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31 Regent Street, Clifton, Bristol, BS8 4HR

0117 9838101

How did Indian restaurant food become mainstream in the uk?

Indian cuisine has become an inseparable part of the UK’s culinary landscape, with ‘’Indian’’ restaurants and curry houses serving as popular destinations for food lovers across the country. In this blog, we will explore the fascinating journey of Indian restaurant food, tracing its origins and the factors that contributed to its widespread popularity in the UK.


Early Beginnings:

Indian restaurant food found its way into the UK during the colonial era when British traders and officials were introduced to the vibrant flavours and spices of India. The traders fell in love with these new taste profiles, and brought back bags of mixed Indian spices when they returned home to the UK.


Post-World War Curry Houses:

After World War II, an influx of people from India, Bangladesh and Pakistan immigrated to the UK and brought their authentic recipes with them. The first Indian restaurants, known as “curry houses,” began to emerge in cities like London, Birmingham, and Manchester. Initially these small restaurants were mainly visited by the South Asian Community living in the UK, as a taste of home away from home.


The Bangladeshi Chef Boom?

In 1970’s, the Civil War in Bangladesh led to another wave of immigration in the UK, and many of these people went to work in catering.  Bangladesh was not a well-known country at this time, but everyone in the UK had heard of India. As a result, Bangladeshi chefs and restaurant owners labelled their restaurants as ‘Indian’ to help them entice customers in. It’s now estimated that around 80% of ‘Indian’ restaurants are actually Bangladeshi. 


Late-night takeaway:

By the 1970’s, ‘’Indian’’ restaurants really began to explode in popularity. They would stay open later than most restaurants and takeaways, so became a common go-to after a night at the pub. It was accessible, and affordable, so proved a hit with the nation, especially among the working-classes. 


The fusion of South Asian and British cuisine 

The chefs grew to understand the tastes that were most popular among the Brits, and adapted their dishes to match. Milder spice levels, increased use of cream, and the creation of sauces with milder flavours were introduced. Chicken tikka masala is a prime example of this; a customer complained about chicken tikka being too dry, so Chef Ali Ahmed Aslam added a can of tomato soup to it.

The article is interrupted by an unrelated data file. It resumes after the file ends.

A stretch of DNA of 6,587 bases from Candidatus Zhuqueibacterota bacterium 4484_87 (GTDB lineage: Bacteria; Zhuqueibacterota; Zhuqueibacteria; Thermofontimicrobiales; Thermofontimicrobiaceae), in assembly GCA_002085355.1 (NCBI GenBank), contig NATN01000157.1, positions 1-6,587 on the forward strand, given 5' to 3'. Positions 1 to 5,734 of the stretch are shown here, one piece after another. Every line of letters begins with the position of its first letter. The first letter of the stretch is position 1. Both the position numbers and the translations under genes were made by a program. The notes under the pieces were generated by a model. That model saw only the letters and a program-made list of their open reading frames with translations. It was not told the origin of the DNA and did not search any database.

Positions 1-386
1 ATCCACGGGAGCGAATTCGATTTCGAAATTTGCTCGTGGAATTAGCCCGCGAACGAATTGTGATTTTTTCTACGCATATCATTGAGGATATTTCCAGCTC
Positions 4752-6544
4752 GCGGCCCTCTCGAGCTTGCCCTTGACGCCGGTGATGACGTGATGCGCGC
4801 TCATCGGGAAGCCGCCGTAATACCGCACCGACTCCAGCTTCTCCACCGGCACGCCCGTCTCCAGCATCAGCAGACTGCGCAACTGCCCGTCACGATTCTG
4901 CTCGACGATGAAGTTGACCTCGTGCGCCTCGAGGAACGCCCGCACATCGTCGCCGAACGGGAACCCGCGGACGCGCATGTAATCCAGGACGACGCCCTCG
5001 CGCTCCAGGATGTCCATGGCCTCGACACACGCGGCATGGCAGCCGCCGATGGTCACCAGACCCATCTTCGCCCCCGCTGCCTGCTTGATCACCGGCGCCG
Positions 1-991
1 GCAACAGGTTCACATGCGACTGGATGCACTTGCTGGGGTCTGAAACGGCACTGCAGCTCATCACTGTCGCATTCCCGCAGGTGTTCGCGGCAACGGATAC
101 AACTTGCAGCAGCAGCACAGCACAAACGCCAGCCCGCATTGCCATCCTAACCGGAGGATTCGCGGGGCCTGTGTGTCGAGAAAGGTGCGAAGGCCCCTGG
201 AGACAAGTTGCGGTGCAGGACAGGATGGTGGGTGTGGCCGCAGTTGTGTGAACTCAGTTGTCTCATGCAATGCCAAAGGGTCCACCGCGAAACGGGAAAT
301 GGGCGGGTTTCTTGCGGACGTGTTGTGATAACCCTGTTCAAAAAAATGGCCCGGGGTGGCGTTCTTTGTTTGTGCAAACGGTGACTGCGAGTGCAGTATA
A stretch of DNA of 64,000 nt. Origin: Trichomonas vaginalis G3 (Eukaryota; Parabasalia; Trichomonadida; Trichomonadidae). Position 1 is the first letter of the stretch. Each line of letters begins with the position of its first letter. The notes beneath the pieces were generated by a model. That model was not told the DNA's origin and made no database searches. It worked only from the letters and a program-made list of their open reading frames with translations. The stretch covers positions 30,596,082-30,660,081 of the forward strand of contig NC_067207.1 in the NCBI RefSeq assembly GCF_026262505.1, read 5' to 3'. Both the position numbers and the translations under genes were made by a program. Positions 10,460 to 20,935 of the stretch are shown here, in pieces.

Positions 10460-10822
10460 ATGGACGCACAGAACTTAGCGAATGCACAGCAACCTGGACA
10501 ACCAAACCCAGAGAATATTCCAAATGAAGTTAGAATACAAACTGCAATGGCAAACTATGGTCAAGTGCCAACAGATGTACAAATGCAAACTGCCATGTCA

Along with making curries more suited to english palettes, ‘’Indian’’ restaurants also began adding more english dishes as options, such as chips and omelette, so anyone could find something they like on the menu. This birthed the classic British- South Asian hybrid menus we all know and love. 


A Favourite among the Brits 

Over time, ‘’Indian’’ restaurant menus branched out to satisfy different tastes and diets. Vegetarian and vegan options became prominent as Indian restaurants responded to the increasing demand for plant-based meals. Going for a curry with friends and having a beer is as intertwined in British culture as going for Sunday Roast. This is most likely why Indian remains one of the most popular takeaway options, even being preferred over our beloved fish and chips. 



If you type ‘Britains national dish’ into Google, Chicken Tikka Masala will be one of the first things you see, and it’s no surprise why. The popularity of Indian restaurant food in the UK is a testament to the Chef’s abilities to adapt, innovate, and cater to evolving tastes. Indian restaurant food has become a big part of Britains culture, and showcases the power of food to bring people together through the joy of sharing flavours and culinary experiences.


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